Peg Tyre is a best-selling writer and award winning journalist. She also helps to run the Edwin Gould Foundation Accelerator, a residential program for education-related nonprofit.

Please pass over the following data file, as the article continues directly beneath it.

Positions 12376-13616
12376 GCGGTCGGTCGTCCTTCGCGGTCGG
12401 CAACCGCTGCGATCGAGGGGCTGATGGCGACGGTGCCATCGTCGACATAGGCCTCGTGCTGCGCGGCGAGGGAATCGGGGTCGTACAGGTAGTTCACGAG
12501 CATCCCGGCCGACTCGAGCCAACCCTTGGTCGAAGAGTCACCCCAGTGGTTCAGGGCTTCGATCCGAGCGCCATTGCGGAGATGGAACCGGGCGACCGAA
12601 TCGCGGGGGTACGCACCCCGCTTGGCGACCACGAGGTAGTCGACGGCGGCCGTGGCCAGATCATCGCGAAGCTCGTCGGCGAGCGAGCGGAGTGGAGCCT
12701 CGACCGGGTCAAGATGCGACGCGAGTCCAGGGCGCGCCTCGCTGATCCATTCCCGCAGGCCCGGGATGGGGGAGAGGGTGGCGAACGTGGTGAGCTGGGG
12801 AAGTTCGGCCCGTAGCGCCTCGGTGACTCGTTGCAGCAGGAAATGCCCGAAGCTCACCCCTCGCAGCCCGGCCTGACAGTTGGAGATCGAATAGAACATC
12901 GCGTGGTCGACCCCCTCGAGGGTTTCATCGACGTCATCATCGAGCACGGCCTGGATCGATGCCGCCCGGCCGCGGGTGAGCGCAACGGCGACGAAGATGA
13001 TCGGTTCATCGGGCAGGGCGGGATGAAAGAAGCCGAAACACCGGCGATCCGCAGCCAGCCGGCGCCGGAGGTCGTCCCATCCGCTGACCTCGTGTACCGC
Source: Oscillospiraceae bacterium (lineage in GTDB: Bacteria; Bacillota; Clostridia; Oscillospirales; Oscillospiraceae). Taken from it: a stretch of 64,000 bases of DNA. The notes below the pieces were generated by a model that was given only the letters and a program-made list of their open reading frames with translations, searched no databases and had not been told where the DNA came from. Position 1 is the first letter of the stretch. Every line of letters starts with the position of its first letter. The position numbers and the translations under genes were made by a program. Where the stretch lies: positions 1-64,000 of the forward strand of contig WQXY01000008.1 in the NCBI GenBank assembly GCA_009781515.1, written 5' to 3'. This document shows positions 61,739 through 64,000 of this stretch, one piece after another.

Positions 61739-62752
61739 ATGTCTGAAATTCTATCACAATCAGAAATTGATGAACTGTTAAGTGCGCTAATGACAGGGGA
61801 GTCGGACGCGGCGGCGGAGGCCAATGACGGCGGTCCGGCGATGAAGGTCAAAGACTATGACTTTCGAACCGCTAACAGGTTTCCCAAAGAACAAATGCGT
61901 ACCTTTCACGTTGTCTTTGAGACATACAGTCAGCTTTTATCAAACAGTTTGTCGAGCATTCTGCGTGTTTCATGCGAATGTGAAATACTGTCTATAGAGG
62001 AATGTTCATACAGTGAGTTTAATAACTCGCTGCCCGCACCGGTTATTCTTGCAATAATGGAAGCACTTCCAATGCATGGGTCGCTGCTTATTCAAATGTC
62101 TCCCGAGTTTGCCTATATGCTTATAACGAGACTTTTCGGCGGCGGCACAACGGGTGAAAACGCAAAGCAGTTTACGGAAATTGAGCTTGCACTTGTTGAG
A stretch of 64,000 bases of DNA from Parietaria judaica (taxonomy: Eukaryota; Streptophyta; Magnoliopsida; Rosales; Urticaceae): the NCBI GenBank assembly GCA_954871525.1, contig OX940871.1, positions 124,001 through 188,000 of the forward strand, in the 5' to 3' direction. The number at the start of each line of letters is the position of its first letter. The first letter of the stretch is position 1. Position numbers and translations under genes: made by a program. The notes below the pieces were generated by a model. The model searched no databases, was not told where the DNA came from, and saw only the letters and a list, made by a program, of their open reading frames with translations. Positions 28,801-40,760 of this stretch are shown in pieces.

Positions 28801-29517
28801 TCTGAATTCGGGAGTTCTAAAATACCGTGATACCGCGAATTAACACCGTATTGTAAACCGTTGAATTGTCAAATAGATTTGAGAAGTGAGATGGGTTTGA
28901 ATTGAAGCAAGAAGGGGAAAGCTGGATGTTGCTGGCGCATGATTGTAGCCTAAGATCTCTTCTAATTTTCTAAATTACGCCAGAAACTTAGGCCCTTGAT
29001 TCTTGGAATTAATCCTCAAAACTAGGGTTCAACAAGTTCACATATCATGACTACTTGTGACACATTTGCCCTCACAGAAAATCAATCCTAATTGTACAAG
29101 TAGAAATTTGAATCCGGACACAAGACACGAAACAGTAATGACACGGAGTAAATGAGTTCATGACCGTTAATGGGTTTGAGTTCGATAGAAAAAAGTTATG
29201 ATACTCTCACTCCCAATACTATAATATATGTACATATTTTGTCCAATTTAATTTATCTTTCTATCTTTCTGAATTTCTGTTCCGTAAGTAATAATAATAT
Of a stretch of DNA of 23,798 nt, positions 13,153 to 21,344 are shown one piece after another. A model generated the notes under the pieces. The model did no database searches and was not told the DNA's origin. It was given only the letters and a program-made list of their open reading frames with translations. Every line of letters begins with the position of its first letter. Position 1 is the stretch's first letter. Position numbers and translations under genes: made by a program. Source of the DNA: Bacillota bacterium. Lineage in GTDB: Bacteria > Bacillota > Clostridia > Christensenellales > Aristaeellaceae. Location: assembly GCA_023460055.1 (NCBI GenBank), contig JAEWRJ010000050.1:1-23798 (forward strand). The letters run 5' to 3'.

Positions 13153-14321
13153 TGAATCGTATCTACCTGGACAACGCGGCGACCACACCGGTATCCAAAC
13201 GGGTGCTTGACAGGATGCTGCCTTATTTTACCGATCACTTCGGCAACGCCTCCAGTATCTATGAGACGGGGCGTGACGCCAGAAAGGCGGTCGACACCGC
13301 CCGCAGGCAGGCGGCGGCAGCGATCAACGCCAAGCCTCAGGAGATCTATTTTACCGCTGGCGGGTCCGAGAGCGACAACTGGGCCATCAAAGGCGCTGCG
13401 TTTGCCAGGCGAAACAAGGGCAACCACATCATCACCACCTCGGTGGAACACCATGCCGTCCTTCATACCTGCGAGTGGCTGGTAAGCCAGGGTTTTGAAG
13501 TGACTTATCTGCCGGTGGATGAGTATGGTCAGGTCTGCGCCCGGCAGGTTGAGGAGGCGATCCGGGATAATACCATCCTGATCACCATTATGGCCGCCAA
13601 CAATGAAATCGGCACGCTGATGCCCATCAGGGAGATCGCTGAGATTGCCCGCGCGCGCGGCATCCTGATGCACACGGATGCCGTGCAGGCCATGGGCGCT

In 2019, Japan will be rolling out some of the most ambitious and controversial changes in education policy and practice in decades. For many reasons, the reforms, which champion self-expression and critical thinking through "active learning," have been slow to gain traction. But in the months leading up to 2020, the impact and public debate about these reforms will crescendo as prospective university students begin studying for a newly revised university entrance exam that purports to measure how students think, judge and express themselves. Critics charge that the new exams-- and the downstream pedagogical changes they create, will "dumb down" the education system. Others say it gives an unfair advantage to women. They say they threaten the stability of the Japanese education system which gets high marks on international benchmarks like TIMSS and PISA. Supporters say it's a big step toward modernizing a moribund education system in order to keep pace with a changing world. They reject notions that the change is "gendered" or pro-female. If the aims of the reforms are fulfilled, supporters say, Japan, despite a rapidly aging population and dropping school enrollment and a marginalized female workforce, could find itself on the forefront of a Pan-Asia effort to create both male and female workers ready to compete in an increasingly tech-driven, automated economy. But what skills will be needed to compete with faceless algorithms? Is critical thinking what is needed? How do you teach that? Will women finally get equal treatment in the education system under this reformed system? And what about teaching self-expression in a culture that prizes the welfare of the group over the individual? Can it be done in a way that is culturally appropriate? How? I am one of the most well-respected journalists writing about national and international education issues and my reporting would result in a lengthy work in a high profile publication. The aim? To provide a qualitative and quantitative look at how Japanese students learn now, what is changing and what is about to change and why. The piece will look at these changes holistically and examine the impact this is already having on women, families and educational institutions in Japan and what those changes mean now and will mean in the future for Japan and how those changes will inform education policy in the world.